Furthermore, the Respondent claims that the Complainant’s accusation of squatting proves the bad faith of the Complainant.
Finally, the Respondent also contends that by means of this procedure and cyber attacks the Complainant intends to disrupt the Respondent’s business operations.
6. Discussion and Findings
For a complaint to succeed in a UDRP proceeding, under paragraph 4(a) of the Policy, a complainant must prove that:
(i) the disputed domain name is identical or confusingly similar to a trademark in which the complainant has rights; and
(ii) the respondent has no rights or legitimate interests in respect of the disputed domain name; and
(iii) the disputed domain name has been registered and is being used in bad faith.
In accordance with paragraph 15(a) of the Rules, the Panel shall decide the Complaint on the basis of the statements and documents submitted and in accordance with the Policy, the Rules, and any rules and principles of law that it deems applicable.
The Panel has taken note of the Complainant’s proposed Supplemental Filings, evidence in support thereof, and the Respondent’s reply thereto. The Panel notes that as a matter of course, parties wishing to submit additional filings should normally first request leave of the panel to do so, but that in any event the Panel has been able to decide the case on the Complaint and Response. (The Panel notes also that contrary to the Respondent’s assertion, none of the Parties engaged in any direct communication with the Panel.)
A. Identical or Confusingly Similar
The Complainant owns several trademark registrations for “DIGICEL”, as noted under Section 4, “Factual Background” above.
The Respondent owns a trademark application for “DIGICEL” in Mexico, as also noted under Section 4, “Factual Background” above.
The disputed domain name <digicel.com> reproduces the trademark “DIGICEL” owned by Complainant.
In view of the foregoing, the Panel finds that the disputed domain name <digicel.com> is identical to the trademarks in which the Complainant has rights, and therefore, the Complainant has succeeded on this first element under the Policy.
B. Rights or Legitimate Interests
According to paragraph 4(a)(ii), the second element that the Complainant must prove is that the Respondent has no rights or legitimate interests in respect of the disputed domain name. The Policy in its paragraph 4(c) sets out various ways in which a respondent may demonstrate rights or legitimate interests in a domain name.
Although the Policy states that the complainant must prove each of the elements in paragraph 4(a), it is often observed that it is difficult for a complainant to prove a negative, i.e., that a respondent has no rights or legitimate interests in respect of a domain name. It has therefore become generally accepted under the Policy that, once a complainant has presented a clear prima facie showing of a respondent’s lack of rights or legitimate interests in a domain name, the burden of submitting evidence therefore shifts to the respondent. The respondent must then demonstrate its rights or legitimate interests in a domain name in order to refute the prima facie case.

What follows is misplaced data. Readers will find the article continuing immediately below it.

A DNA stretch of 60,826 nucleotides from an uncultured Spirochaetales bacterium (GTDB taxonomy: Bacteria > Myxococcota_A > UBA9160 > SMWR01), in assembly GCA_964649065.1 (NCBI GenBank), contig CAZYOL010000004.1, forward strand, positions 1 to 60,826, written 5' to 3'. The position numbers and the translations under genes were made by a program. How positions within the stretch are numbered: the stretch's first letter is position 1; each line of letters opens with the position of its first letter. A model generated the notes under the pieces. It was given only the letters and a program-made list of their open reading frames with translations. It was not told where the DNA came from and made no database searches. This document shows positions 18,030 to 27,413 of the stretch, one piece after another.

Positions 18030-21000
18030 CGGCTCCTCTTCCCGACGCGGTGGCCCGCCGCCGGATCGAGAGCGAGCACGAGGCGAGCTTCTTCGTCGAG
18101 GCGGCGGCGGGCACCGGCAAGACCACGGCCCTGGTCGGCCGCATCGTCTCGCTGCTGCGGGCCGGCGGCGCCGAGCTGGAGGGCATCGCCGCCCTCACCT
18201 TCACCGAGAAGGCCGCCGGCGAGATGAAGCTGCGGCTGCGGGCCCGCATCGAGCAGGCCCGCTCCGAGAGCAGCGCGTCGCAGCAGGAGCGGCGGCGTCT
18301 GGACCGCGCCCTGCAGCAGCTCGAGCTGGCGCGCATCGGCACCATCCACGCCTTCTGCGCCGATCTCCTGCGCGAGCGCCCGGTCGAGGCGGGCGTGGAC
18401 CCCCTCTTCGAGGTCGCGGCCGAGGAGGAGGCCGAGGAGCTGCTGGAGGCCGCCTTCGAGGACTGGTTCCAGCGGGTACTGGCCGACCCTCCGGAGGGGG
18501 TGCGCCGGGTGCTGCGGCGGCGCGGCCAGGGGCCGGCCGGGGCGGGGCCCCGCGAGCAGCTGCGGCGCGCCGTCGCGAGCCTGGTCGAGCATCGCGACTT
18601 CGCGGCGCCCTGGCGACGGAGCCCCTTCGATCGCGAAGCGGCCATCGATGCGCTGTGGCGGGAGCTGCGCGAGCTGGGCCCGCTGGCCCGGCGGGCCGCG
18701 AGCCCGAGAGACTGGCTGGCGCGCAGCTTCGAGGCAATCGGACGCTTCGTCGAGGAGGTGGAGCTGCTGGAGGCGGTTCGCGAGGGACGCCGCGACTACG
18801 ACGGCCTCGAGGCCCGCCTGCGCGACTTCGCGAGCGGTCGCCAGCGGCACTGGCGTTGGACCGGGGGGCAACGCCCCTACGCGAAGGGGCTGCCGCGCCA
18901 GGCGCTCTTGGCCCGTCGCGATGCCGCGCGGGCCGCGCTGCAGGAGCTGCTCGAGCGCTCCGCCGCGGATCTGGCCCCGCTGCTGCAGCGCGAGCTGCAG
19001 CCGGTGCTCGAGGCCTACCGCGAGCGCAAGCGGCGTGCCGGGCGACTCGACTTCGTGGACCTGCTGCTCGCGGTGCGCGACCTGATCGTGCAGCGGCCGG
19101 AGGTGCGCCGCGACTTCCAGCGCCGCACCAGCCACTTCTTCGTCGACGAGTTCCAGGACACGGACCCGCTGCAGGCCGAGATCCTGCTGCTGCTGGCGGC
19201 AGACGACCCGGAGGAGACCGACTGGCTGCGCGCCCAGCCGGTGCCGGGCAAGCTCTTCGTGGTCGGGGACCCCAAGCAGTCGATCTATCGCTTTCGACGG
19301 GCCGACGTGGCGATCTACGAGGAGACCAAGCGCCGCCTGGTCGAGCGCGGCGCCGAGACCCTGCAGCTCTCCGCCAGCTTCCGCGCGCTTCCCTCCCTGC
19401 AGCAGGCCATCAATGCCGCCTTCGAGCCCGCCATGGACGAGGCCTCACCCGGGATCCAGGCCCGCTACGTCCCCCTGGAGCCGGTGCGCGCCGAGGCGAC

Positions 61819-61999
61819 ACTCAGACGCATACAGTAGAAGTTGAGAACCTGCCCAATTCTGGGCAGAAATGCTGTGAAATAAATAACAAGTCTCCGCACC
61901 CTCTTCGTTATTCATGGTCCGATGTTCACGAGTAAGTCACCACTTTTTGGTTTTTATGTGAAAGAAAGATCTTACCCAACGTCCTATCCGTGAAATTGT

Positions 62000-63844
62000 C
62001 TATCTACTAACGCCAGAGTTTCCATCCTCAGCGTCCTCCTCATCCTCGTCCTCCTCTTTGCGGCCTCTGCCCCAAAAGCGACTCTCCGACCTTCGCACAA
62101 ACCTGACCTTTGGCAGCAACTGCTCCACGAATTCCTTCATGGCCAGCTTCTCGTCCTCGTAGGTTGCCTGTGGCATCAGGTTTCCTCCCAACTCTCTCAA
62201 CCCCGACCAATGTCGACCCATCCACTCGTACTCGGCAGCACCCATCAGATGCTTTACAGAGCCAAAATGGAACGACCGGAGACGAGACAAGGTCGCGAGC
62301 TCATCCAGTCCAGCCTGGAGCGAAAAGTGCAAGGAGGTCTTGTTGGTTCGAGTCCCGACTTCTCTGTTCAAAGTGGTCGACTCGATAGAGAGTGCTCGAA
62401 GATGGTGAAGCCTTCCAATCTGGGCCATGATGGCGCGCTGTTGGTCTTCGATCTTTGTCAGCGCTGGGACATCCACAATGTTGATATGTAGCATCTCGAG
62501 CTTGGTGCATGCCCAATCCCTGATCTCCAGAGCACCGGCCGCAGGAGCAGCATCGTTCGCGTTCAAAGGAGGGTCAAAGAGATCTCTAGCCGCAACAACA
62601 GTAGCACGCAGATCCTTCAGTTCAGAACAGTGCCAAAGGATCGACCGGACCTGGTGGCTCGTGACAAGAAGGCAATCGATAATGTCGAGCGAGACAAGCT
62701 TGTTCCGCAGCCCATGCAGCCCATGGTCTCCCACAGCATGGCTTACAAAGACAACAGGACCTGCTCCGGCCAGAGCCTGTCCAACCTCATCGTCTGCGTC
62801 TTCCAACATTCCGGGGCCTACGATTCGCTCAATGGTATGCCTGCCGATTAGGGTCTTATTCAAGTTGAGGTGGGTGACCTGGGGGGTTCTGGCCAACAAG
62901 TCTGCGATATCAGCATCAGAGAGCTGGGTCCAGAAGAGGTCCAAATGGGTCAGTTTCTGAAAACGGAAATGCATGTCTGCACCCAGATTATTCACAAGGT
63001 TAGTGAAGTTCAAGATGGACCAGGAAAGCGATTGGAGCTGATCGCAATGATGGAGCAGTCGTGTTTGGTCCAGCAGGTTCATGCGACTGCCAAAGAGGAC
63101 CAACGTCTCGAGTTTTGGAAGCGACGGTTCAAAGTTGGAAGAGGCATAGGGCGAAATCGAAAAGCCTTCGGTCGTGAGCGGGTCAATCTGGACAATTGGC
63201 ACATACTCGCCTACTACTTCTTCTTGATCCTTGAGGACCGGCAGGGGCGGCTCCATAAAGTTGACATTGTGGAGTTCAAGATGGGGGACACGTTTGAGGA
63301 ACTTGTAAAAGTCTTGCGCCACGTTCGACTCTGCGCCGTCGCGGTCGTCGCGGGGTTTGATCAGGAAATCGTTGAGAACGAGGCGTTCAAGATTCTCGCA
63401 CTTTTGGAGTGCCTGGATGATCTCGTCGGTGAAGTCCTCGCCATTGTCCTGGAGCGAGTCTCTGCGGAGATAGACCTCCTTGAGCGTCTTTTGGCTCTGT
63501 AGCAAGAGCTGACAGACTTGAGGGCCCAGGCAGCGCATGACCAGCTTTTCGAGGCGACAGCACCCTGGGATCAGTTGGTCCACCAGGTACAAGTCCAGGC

The Respondent has submitted the following evidence in order to prove its rights and legitimate interests:
- Invoices issued by the Respondent and by the company Grupo Digicel S.A. de C.V. from 1998 to 2012, authorized by the Ministry of Finance in Mexico;
- Deed of Incorporation of Grupo Digicel S.A. de C.V. before the Mexican Secretariat of Commerce dated December 10, 2002;
- Registration of Grupo Digicel S.A. de C.V. before the Mexican Secretariat of Taxes; and
- Permits granted by the Municipality of La Barca, Jalisco, to the Respondent and Grupo Digicel S.A. de C.V from 2000 and 2005-2009.
In view of the above, the Panel finds that the Complainant has failed to comply with the second element required by the Policy.
C. Registered and Used in Bad Faith
Pursuant to paragraph 4(a)(iii) of the Policy, the third element that the Complainant must prove is that the disputed domain name has been registered and is being used in bad faith. The Policy, paragraph 4(b), sets out several circumstances which may be treated by the Panel as evidence of the registration and use of a domain name in bad faith.
The disputed domain name was registered in 1998 and the Complainant asserts to have started operations in 2001. Therefore, it is unlikely that the Respondent was aware of the Complainant and his trademarks when he registered the disputed domain name <digicel.com>. The Complainant has failed to prove otherwise.
Moreover, the Complainant has not attempted to explain why it has seemingly not objected to the registration of the disputed domain name for some 11 years.
In addition, the Complainant has not proved to the Panel’s satisfaction that the Respondent registered the disputed domain name for the purpose of passing off its goods and services or to benefit from the Complainant’s goodwill.
Finally, the fact that the disputed domain name currently resolves to a “parking page” does not in itself imply a bad faith registration or use by the Respondent.
Consequently, the Panel finds that the Complainant has failed to comply with the third element required by the Policy.
For all the foregoing reasons, the Complaint is denied.
Miguel B. O’Farrell
Date: May 9, 2012